- The Oxford Handbook of Faust in Music
- Musical Examples
- Selected Settings from “Auerbachs Keller”
- Musical Remembering in Schubert’s Faust Settings
- Berlioz, Faust, and the Gothic
- Schumann’s Struggle with Goethe’s Faust
- Ideas of Redemption and the Total Artwork in Wagner’s Encounters with Faust
- Liszt’s Faust Complexes
- Gounodian Fausts by Pablo de Sarasate, Joan Baptista Pujol, and Felip Pedrell i Sabaté
- Mahler’s Eighth and the Faust Symphonic Tradition
- Hanns Eisler and Faust in the German Democratic Republic
- The Paradoxical Faust Cantatas of Adrian Leverkühn and Alfred Schnittke
- Louis Spohr’s Tragic Faust
- The Genesis, Transformations, Sources, and Style of Gounod’s Faust
- Mefistofele Triumphant—From the Ideal to the Real
- Extending the Reach of Ferruccio Busoni’s Doktor Faust
- The Faustian and Mephistophelean Worlds in Stravinsky’s The Rake’s Progress
- Havergal Brian’s Gothic Opera Faust
- The Serial Concept in Pousseur’s Votre Faust
- Reflections of the Contemporary Schizophrenia in Josef Berg’s Two Versions of Johanes doktor Faust
- History and Faust in Doctor Atomic
- Pascal Dusapin’s New Lyrical Style in Faustus, the Last Night
- Faust Goes Dancing
- Heinrich Heine’s Faust Ballet Scenario, 1846–1948
- The American Musical and the Faustian Bargain
- Faust Rocks the Stage (Not)
- Helen Gifford’s Marlovian Regarding Faustus
Abstract and Keywords
The libretto of John Adams’s Doctor Atomic (2005), by Peter Sellars, was “drawn from original sources”—one of a number of factors that endowed the opera with an aura of historical truthfulness. Yet from its inception, the composer also acknowledged a relationship between the opera and Faust mythology, even as he downplayed its impact on the work. In fact, analysis of the libretto and the musical setting reveals that they contain numerous references to earlier Faustian works, musical and literary. These references take the form of direct verbal quotation, the adaptation of musical material, and the incorporation of Faustian themes. The opera’s engagement with Faustian works by Baudelaire, Thomas Mann, Goethe, Stravinsky, and Liszt conflicts with attributions of historical authenticity that appeared at the time of its premiere.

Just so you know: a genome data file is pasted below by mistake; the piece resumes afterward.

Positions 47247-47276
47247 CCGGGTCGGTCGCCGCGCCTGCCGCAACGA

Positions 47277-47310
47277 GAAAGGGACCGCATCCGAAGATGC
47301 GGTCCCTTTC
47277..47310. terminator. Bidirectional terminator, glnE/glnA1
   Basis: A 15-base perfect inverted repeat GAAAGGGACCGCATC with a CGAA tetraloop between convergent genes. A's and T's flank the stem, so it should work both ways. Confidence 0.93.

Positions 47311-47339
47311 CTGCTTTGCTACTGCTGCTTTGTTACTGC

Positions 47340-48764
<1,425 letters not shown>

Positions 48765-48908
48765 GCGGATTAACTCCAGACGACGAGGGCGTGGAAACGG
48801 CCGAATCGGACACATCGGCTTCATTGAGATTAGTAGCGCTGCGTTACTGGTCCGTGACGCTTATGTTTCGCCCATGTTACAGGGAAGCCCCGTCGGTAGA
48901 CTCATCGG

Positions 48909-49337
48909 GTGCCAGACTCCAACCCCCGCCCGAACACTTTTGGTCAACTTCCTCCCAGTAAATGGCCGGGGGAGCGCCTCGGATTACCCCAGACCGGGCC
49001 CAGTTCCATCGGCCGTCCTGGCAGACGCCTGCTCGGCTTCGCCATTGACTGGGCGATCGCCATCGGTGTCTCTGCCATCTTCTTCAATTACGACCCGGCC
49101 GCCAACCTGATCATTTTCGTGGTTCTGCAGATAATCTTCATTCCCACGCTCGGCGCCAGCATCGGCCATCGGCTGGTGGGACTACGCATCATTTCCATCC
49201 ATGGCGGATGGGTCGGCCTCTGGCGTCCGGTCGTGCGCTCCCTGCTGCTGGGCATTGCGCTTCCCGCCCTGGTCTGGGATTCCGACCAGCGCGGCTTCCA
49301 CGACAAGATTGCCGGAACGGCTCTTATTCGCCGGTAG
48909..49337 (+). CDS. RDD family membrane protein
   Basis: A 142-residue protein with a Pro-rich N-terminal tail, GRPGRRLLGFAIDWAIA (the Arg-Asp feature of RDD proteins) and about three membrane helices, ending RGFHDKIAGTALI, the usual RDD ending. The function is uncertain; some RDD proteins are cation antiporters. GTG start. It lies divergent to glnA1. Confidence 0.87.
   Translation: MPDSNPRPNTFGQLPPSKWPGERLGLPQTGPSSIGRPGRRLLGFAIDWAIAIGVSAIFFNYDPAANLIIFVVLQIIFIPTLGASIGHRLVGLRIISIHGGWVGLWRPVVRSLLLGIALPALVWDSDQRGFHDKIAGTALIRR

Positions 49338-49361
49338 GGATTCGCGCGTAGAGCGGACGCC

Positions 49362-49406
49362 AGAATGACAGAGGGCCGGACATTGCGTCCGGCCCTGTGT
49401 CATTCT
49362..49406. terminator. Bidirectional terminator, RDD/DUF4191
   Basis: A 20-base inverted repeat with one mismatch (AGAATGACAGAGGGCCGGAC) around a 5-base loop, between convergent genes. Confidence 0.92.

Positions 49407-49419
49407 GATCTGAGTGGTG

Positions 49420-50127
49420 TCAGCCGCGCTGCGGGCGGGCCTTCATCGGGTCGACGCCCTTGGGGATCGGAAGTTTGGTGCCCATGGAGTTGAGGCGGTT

Rebecca Cypess is Assistant Professor of Music at the Mason Gross School of the Arts at Rutgers University. She is the author of Curious and Modern Inventions: Instrumental Music as Discovery in Galileo’s Italy (Chicago, 2016).
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